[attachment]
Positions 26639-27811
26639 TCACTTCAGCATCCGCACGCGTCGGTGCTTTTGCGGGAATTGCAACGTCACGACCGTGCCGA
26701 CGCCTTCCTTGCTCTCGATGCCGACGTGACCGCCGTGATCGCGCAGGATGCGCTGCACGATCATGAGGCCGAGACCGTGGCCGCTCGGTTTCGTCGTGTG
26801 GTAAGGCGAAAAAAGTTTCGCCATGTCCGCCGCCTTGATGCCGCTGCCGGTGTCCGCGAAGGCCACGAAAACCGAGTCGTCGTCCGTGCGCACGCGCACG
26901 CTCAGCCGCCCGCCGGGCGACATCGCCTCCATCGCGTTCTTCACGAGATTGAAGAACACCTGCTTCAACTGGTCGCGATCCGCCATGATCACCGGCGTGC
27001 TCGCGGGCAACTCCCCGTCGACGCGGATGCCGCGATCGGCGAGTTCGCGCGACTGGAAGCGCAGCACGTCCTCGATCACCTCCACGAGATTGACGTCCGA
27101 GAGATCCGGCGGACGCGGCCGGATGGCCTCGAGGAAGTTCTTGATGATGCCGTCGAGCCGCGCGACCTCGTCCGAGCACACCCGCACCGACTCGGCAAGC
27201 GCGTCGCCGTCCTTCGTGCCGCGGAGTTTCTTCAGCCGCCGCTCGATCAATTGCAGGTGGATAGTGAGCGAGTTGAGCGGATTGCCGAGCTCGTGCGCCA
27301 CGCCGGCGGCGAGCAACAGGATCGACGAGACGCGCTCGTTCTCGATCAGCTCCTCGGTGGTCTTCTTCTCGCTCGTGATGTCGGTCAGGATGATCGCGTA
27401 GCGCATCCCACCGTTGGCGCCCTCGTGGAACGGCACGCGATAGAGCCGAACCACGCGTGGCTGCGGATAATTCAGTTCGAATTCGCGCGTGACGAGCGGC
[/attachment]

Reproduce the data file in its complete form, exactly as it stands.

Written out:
Positions 26639-27811
26639 TCACTTCAGCATCCGCACGCGTCGGTGCTTTTGCGGGAATTGCAACGTCACGACCGTGCCGA
26701 CGCCTTCCTTGCTCTCGATGCCGACGTGACCGCCGTGATCGCGCAGGATGCGCTGCACGATCATGAGGCCGAGACCGTGGCCGCTCGGTTTCGTCGTGTG
26801 GTAAGGCGAAAAAAGTTTCGCCATGTCCGCCGCCTTGATGCCGCTGCCGGTGTCCGCGAAGGCCACGAAAACCGAGTCGTCGTCCGTGCGCACGCGCACG
26901 CTCAGCCGCCCGCCGGGCGACATCGCCTCCATCGCGTTCTTCACGAGATTGAAGAACACCTGCTTCAACTGGTCGCGATCCGCCATGATCACCGGCGTGC
27001 TCGCGGGCAACTCCCCGTCGACGCGGATGCCGCGATCGGCGAGTTCGCGCGACTGGAAGCGCAGCACGTCCTCGATCACCTCCACGAGATTGACGTCCGA
27101 GAGATCCGGCGGACGCGGCCGGATGGCCTCGAGGAAGTTCTTGATGATGCCGTCGAGCCGCGCGACCTCGTCCGAGCACACCCGCACCGACTCGGCAAGC
27201 GCGTCGCCGTCCTTCGTGCCGCGGAGTTTCTTCAGCCGCCGCTCGATCAATTGCAGGTGGATAGTGAGCGAGTTGAGCGGATTGCCGAGCTCGTGCGCCA
27301 CGCCGGCGGCGAGCAACAGGATCGACGAGACGCGCTCGTTCTCGATCAGCTCCTCGGTGGTCTTCTTCTCGCTCGTGATGTCGGTCAGGATGATCGCGTA
27401 GCGCATCCCACCGTTGGCGCCCTCGTGGAACGGCACGCGATAGAGCCGAACCACGCGTGGCTGCGGATAATTCAGTTCGAATTCGCGCGTGACGAGCGGC